Thursday, July 29, 2010

Dual Difference Amplifier with On-Chip Resistors Implements Precision ADC Driver

Discrete difference amplifiers exhibit mediocre accuracy, significant drift over temperature, poor CMR, and a small input voltage range. Monolithic diff amps have better CMR, but still suffer from gain drift due to the mismatch between on-chip devices and the external gain resistor.The AD8270 dual diff amp overcomes these limitations, providing a complete, inexpensive, high-performance solution.

Power Cycling 101: Optimizing Energy Use in Advanced Sensor Products

Highly integrated sensor systems allow system developers to readily use sensors that embrace technologies with which they may have little experience—with minimal investment and risk. Although accuracy is specified at a given power level, power cycling provides an opportunity to reduce average power consumption in applications where energy use must be tightly managed.

Tuesday, July 06, 2010

How does one measure temperature outside the silicon range?

If only King Alfred had had better oven temperature measurement he need not have allowed the peasant woman’s cakes to burn. And even in 880 A.D. it would have been possible to make a thermocouple had he known how.

Thermocouples are very simple devices which can measure temperature over a very wide range.

If we have two conductors of different material joined at two points which are at different temperatures, there will be an emf (electromotive force) in the loop so formed–this emf is a function1 of the temperature difference and can be used to measure temperatures as high as 2300°C and as low as a few Kelvin. One junction is at the temperature to be measured and the other (often known as the "cold" junction, even if it is at a higher temperature than the one being measured) is at a reference temperature (in the past a mixture of ice and water was often used to provide a 0°C reference).

Two pieces of wire of different materials are simple and, usually, inexpensive2, so thermocouples are widely used. Where the reference will normally be within ±10°C of room temperature and accurate measurement is unnecessary, it is quite usual to use an uncompensated thermocouple for measurements. An example is the flame sensor in a boiler.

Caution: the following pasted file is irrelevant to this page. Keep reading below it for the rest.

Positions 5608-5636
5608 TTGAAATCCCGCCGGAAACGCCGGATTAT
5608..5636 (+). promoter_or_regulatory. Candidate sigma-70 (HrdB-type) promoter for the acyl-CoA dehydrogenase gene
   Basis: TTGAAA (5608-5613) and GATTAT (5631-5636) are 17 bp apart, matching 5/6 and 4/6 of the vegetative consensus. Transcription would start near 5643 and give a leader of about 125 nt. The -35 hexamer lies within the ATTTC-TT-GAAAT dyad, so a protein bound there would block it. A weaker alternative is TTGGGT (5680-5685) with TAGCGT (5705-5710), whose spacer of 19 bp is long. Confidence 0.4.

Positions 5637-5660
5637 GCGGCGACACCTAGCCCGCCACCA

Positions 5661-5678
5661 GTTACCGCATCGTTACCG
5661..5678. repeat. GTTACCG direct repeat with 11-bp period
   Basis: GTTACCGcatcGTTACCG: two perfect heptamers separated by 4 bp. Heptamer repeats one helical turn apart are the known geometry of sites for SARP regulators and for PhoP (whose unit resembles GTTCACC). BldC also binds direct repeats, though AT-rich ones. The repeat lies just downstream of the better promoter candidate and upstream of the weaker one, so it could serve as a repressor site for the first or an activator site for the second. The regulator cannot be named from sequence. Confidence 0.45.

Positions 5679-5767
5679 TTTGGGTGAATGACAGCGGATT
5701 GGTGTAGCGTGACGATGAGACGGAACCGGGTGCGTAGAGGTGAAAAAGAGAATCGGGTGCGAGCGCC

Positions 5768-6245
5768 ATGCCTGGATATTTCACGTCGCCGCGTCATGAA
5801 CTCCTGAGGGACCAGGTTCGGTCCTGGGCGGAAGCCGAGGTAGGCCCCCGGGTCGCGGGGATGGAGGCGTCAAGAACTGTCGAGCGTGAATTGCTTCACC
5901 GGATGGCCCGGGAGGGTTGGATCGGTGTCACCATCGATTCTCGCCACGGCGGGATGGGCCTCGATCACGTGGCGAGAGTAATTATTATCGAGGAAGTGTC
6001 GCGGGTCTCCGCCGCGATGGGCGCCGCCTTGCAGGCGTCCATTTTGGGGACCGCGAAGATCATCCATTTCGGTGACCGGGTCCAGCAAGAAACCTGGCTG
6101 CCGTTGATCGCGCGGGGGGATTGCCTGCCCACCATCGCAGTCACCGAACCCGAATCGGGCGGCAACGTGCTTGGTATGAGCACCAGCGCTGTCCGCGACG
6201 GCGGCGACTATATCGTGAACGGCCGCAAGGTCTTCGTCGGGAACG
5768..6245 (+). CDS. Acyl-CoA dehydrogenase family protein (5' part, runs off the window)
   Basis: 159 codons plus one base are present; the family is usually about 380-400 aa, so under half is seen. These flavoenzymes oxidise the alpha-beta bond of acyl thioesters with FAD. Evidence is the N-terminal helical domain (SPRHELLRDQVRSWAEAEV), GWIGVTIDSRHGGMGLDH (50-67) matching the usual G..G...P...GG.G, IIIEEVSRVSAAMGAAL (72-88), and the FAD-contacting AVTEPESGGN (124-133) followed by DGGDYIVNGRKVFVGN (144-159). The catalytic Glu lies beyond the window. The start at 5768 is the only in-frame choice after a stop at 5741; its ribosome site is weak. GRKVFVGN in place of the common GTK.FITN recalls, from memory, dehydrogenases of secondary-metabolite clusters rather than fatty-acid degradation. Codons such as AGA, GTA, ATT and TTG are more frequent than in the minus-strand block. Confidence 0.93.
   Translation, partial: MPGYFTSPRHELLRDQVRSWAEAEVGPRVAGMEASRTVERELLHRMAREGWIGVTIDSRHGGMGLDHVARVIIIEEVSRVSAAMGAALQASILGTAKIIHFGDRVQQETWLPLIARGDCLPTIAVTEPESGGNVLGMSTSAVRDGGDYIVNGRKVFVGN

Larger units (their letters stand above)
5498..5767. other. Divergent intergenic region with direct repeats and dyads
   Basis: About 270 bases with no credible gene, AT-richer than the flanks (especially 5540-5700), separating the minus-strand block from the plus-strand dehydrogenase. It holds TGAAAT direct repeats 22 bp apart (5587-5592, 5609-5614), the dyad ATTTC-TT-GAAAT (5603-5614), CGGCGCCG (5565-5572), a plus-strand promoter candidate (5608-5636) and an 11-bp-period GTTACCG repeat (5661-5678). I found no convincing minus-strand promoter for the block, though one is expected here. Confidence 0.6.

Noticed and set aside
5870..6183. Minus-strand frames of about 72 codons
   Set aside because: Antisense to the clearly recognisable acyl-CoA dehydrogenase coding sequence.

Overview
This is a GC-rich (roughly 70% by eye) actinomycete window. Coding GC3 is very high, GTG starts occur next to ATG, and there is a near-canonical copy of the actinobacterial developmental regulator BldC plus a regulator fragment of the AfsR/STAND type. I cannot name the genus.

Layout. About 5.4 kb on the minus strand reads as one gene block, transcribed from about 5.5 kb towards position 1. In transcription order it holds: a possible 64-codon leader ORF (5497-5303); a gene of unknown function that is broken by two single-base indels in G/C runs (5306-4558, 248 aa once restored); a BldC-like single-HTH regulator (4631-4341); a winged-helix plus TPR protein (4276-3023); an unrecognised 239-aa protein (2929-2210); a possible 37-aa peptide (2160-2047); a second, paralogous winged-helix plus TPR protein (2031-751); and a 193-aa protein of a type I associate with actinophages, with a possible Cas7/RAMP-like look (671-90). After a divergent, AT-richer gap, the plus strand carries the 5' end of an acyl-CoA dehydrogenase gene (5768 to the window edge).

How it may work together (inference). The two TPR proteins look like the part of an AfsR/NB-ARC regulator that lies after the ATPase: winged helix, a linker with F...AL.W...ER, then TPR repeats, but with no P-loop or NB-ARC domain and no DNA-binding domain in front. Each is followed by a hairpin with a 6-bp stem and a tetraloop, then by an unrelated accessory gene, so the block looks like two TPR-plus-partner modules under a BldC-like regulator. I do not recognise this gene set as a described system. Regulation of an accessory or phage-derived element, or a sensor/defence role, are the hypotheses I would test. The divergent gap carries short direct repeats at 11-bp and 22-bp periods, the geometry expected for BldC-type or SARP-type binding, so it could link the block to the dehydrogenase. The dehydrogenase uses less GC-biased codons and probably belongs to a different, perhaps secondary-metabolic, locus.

If reasonable accuracy is required, the cold junction must be held at a known reference temperature–which is inconvenient, as ice may be unavailable. But the cold junction need not be at a constant temperature as long as it is always known. The cold junction temperature, which is unlikely to be outside –55°C to +155°C, may be measured with a silicon sensor; we then use the emf and the cold junction temperature to calculate the "hot" junction temperature.

This "cold junction compensation" may be done by a digital controller, but it is quite possible to integrate the cold junction sensor, the thermocouple amplifier, and the compensation in a simple analog chip. The AD594/AD595 and AD8494/AD8495/AD8496/AD8497 are examples of such circuits; if King Alfred had had one the cakes would have been perfect.

1 The function is (approximately) a polynomial of 5th - 13th order, but for some thermocouples simple proportionality is adequate over some ranges.
2 Platinum (B, R & S) and chromel/gold-iron thermocouples are among the expensive exceptions to this.

High-Speed, Current-Feedback Amplifier Drives and Equalizes up to 100-m VGA Cables

In classrooms, lecture halls, and conference rooms, PCs transmit RGB video signals to projectors through VGA cables. The cable length depends on the room size and ceiling height, but most cables are shorter than 100 m. This article shows how the ADA4858-3 triple high-speed current-feedback op amp with integrated charge pump can drive and equalize up to 100 m of VGA cable.

Quad 16-Bit Voltage-/Current-Output DACs Save Space, Cost, and Power in Multichannel PLCs

Programmable logic controllers use deterministic functions to control machines and processes. As the number of sensor and control nodes continues to increase, some distributed control systems can handle thousands of nodes. A major challenge is to provide greater efficiency and reduced power consumption. The AD5755 4-channel, 16-bit DAC offers an integrated solution to resolve these issues.